‘It good’: Hospitality in a hospital waiting room

Andrew Taylor-Troutman reflects on the care, life and grief he witnessed as the life of a parishioner came to an end.

Photo by Ryland Dean on Unsplash

I mean no disrespect to the faithful chaplains and hard-working administrations and certainly not to the nurses, who are nearer to the heart of God than me, by noting the incongruence between “hospital” and “hospitality” — which share a lexical root. Despite the wonderful people who work and volunteer there, hospital buildings are imposing, the halls labyrinthine, and the rooms sterile with sharp angles and harsh lighting. Hospital gowns are scratchy and unflattering. The food is terrible, and sometimes even worse. Every patient I’ve known has been impatient to leave a hospital. One would not say such things about a place of hospitality.

But years ago, I was serving a rural congregation when one of our venerable members suffered a major stroke. In the county hospital, doctors determined that there was nothing more that could be done. Nothing medically, that is. Palliative care took over, and extended family came from all over the country to say goodbye. They filled the waiting room, not only with their bodies. They brought donuts and coffee in the morning, sandwich platters, fruit, and chips at lunch, and casseroles at suppertime. I remember the chicken one with cornflakes on top and also a crock pot filled with meatballs.

There was a gracious plenty to eat, and they were gracious indeed. The waiting room began to swell with people not in the family or church family. There were young mothers cradling babies. Elderly men leaning on canes. Teenagers with hair in their eyes and headscarf-wrapped chemotherapy patients. Nurses and doctors changing shifts. Janitors and night-watchmen. Spanish olé-d and two-stepped with Southern drawls. Family, friends, and new friends laughed until they cried and cried until they laughed.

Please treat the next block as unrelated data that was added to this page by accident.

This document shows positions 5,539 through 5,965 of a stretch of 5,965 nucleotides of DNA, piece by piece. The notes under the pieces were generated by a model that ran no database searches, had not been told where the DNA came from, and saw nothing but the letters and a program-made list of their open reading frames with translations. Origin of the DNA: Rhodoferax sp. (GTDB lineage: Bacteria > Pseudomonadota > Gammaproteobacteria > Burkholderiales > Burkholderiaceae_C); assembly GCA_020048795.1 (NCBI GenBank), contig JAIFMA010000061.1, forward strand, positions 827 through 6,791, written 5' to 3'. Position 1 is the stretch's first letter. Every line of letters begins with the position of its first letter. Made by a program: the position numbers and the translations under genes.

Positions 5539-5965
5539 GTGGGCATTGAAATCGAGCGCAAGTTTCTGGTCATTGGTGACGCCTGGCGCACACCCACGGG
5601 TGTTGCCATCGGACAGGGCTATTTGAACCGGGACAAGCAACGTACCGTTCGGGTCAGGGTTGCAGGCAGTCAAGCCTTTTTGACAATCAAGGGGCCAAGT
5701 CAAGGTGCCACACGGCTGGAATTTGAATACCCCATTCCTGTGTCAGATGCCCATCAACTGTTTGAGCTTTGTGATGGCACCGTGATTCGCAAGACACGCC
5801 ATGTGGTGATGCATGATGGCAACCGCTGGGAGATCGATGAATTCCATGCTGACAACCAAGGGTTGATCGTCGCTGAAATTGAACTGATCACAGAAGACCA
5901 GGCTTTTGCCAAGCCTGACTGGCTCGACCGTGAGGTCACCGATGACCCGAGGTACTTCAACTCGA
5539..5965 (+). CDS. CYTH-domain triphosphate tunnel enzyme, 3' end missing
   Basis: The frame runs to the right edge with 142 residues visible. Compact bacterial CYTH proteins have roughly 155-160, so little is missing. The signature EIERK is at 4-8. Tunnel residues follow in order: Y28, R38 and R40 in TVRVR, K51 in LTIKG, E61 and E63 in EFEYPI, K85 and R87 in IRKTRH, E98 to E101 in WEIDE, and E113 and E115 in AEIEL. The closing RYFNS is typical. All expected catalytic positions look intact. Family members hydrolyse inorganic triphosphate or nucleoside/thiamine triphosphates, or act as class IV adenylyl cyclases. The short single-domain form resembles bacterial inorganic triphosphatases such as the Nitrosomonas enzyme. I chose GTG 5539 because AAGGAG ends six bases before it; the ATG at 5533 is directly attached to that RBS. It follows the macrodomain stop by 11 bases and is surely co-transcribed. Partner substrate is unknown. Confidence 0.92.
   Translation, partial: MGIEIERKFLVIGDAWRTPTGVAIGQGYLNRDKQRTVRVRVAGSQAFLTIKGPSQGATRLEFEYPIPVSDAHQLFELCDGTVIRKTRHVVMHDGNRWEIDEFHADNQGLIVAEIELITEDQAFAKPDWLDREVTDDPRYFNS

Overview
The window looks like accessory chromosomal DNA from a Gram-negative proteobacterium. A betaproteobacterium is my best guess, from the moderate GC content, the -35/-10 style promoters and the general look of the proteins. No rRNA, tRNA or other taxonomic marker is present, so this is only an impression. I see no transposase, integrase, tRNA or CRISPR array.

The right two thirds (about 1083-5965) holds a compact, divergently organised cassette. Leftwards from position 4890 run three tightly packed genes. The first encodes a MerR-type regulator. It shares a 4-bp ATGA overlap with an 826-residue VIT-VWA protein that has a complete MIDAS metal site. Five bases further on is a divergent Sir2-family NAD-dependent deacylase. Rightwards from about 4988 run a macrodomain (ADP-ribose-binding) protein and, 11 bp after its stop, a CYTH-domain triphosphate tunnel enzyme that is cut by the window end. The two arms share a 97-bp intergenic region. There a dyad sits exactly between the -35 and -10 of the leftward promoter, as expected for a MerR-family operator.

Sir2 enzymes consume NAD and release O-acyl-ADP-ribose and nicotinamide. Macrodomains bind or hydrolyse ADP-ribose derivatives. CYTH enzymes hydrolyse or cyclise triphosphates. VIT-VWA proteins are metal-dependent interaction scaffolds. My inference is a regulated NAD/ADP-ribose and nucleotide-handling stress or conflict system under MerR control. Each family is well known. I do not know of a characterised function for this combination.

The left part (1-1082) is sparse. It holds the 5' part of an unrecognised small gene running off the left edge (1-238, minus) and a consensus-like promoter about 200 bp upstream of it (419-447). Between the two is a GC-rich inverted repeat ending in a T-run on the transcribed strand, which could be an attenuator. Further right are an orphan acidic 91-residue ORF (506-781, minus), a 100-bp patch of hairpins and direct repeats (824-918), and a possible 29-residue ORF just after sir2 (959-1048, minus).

As per hospital policy, only two people at a time were allowed into the room of the man who was dying. So, after their turn to visit, family members would return to the waiting room, grab a snack or drink from the smorgasbord, then join a card game or conversation about college basketball. When she returned from her husband’s side, the soon-to-be widow was welcomed with hugs and helped to a chair. Someone’s baby was placed in her lap for cuddles. She cried and cooed and laughed and was silent. Surveying the scene late one afternoon as we drank coffee, a son-in-law commented, more to himself, “Sure seems like church, don’t it?”

The morning before my parishioner died, his namesake and great-grandson toddled across the waiting room, squeezing a ripe strawberry in each fist, juicing his fingers, and stopping to declare to each person, whether a family member or stranger, “It good. It good.”

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